Tester responsible for retest Retest date Retest results Regression testing requirements Tester responsible for regression tests Regression testing results A reporting or tracking process should enable notification of appropriate personnel at various stages. For instance, testers need to know when retesting is needed, developers need to know when bugs are found and how to get the needed information, and reporting/summary capabilities are needed for managers. What is 'configuration management'? Configuration management covers the processes used to control, coordinate, and track: code, requirements, documentation, problems, change requests, designs, tools/compilers/libraries/patches, changes made to them, and who makes the changes What if the software is so buggy it can't really be tested at all? The best bet in this situation is for the testers to go through the process of reporting whatever bugs or blocking-type problems initially show up, with the focus being on critical bugs. Since this type of problem can severely affect schedules, and indicates deeper problems in the software development process (such as insufficient unit testing or insufficient integration testing, poor design, improper build or release procedures, etc.) managers should be notified, a nd provided with some documentation as evidence of the problem. How can it be known when to stop testing? This can be difficult to determine. Many modern software applications are so complex, and run in such an interdependent environment, that complete testing can never be done. Common factors in deciding when to stop are: Deadlines (release deadlines, testing deadlines, etc.) Test cases completed with certain percentage passed Test budget depleted Coverage of code/functionality/requirements reaches a specified point Bug rate falls below a certain level Beta or alpha testing period ends What if there isn't enough time for thorough testing? Use risk analysis to determine where testing should be focused. Since it's rarely possible to test every possible aspect of an application, every possible combination of events, every dependency, or everything that could go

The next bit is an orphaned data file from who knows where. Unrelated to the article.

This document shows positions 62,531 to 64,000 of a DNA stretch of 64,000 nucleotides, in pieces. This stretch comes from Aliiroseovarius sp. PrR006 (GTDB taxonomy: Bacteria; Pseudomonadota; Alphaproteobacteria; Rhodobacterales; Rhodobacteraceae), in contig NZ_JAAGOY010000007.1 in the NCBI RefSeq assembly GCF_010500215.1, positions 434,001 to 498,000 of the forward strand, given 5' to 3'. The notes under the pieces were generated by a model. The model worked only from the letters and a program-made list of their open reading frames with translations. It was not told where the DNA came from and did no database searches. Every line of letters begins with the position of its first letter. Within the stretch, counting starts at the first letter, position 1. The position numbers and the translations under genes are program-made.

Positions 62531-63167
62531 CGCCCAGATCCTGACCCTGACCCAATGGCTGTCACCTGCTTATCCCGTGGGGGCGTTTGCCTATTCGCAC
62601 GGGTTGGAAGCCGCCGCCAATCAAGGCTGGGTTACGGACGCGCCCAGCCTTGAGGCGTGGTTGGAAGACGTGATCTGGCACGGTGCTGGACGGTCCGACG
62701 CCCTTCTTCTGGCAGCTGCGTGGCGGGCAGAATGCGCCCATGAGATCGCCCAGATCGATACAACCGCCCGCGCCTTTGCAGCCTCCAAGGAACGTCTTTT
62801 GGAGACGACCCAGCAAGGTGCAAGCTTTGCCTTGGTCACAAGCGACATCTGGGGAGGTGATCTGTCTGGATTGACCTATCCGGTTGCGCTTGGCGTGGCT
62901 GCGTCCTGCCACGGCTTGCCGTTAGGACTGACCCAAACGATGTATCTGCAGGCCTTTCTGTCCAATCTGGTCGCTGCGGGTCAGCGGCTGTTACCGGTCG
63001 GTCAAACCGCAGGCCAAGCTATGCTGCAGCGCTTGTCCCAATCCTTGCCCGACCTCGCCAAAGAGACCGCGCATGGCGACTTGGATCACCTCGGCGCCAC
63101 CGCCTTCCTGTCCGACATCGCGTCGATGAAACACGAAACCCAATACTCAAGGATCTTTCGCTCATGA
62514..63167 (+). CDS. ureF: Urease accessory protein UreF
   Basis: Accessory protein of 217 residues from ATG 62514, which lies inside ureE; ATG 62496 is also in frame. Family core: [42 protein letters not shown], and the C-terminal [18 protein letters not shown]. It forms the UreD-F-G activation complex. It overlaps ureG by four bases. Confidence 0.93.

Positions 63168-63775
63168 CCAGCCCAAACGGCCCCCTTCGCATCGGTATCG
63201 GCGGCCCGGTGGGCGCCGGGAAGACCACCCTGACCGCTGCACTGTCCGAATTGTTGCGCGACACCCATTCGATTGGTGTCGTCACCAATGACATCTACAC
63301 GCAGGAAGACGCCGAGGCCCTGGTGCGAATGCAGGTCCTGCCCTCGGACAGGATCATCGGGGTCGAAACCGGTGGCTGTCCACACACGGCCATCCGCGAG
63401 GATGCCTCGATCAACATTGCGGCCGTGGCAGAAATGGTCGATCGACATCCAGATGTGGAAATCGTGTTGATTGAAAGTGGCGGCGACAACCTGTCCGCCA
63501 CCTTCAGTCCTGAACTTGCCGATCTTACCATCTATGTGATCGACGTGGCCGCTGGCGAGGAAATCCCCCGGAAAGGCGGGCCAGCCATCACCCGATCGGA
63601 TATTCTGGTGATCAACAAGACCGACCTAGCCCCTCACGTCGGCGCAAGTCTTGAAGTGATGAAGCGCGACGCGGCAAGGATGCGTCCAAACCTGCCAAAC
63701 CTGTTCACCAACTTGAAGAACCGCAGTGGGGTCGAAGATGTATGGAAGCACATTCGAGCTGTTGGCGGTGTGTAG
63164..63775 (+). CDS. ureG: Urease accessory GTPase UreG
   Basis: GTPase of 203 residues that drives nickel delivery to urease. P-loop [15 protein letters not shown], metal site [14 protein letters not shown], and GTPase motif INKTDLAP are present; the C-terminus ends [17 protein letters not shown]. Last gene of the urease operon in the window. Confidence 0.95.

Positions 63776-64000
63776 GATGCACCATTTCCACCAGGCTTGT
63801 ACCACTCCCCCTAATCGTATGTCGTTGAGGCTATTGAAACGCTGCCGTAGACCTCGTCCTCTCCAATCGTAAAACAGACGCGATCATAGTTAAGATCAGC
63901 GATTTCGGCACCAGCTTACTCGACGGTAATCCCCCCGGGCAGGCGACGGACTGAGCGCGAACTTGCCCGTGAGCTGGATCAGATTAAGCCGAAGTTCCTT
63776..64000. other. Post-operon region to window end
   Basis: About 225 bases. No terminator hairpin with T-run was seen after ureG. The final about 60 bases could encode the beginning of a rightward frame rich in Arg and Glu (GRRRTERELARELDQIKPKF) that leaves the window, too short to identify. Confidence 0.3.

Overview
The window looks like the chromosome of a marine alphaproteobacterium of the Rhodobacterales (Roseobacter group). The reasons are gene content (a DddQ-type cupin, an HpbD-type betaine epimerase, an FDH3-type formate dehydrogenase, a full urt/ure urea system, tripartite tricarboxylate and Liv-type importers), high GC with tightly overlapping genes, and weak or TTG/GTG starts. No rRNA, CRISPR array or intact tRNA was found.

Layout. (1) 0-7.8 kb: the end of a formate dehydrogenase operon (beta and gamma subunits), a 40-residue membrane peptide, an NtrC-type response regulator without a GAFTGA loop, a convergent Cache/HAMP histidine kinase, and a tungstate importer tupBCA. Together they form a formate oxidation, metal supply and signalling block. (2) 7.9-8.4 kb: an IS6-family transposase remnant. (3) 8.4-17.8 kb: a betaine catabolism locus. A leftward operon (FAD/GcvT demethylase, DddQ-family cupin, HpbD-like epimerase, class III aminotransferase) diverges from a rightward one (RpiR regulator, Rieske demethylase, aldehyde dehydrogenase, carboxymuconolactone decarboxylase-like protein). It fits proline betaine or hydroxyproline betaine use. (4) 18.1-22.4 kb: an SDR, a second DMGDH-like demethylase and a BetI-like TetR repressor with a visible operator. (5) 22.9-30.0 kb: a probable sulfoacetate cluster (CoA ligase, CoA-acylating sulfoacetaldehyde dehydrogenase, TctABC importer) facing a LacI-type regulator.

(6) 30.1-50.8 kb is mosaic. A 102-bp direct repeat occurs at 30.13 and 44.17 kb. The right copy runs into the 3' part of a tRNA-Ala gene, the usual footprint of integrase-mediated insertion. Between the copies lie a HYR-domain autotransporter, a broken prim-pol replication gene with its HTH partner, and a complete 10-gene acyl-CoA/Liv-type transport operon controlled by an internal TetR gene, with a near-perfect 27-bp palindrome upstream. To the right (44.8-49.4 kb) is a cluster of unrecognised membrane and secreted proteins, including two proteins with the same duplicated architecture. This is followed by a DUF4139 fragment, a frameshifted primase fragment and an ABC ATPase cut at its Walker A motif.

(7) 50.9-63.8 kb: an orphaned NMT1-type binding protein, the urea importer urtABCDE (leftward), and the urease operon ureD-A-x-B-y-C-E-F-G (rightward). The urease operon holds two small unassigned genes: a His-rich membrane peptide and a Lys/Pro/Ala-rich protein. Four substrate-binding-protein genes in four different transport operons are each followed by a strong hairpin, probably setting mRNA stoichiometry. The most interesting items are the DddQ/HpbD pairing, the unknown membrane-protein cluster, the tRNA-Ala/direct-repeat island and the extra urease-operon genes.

wrong, risk analysis is appropriate to most software development projects. This requires judgement skills, common sense, and experience. (If warranted, formal methods are also available.) Considerations can include: Which functionality is most important to the project's intended purpose? Which functionality is most visible to the user? Which functionality has the largest safety impact? Which functionality has the largest financial impact on users? Which aspects of the application are most important to the customer? Which aspects of the application can be tested early in the development cycle? Which parts of the code are most complex, a nd thus most subject to errors? Which parts of the application were developed in rush or panic mode? Which aspects of similar/related previous projects caused problems? Which aspects of similar/related previous projects had large maintenance expenses? Which parts of the requirements and design are unclear or poorly thought out? What do the developers think are the highest-risk aspects of the application? What kinds of problems would cause the worst publicity? What kinds of problems would cause the most customer service complaints? What kinds of tests could easily cover multiple functionalities? Which tests will have the best high-risk-coverage to time-required ratio? What if the project isn't big enough to justify extensive testing? Consider the impact of project errors, not the size of the project. However, if extensive testing is still not justified, risk analysis is again needed and the same considerations as described previously in 'What if there isn't enough time for thorough testing?' apply. The tester might then do ad hoc testing, or write up a limited test plan based on the risk analysis. How does a client/server environment affect testing? Client/server applications can be quite complex due to the multiple dependencies among clients, data communications, hardware, and servers, especially in multitier systems. Thus testing requirements can be extensive. When time is limited (as it usually is) the focus should be on integration and system testing. Additionally, load/stress/performance testing may be useful in determining client/server application limitations and capabilities. There are commercial tools to assist with such testing. How can World Wide Web sites be tested? Web sites are essentially client/server applications - with web servers and 'browser' clients. Consideration should be given to the interactions between html pages, TCP/IP communications, Internet connections, firewalls, applications that run in web pages (such as applets, javascript, plug-in applications), and applications that run on the server side (such as cgi scripts, database interfaces, logging applications, dynamic page generators, asp, etc.). Additionally, there are a wide variety of servers and browsers, various versions of each, small but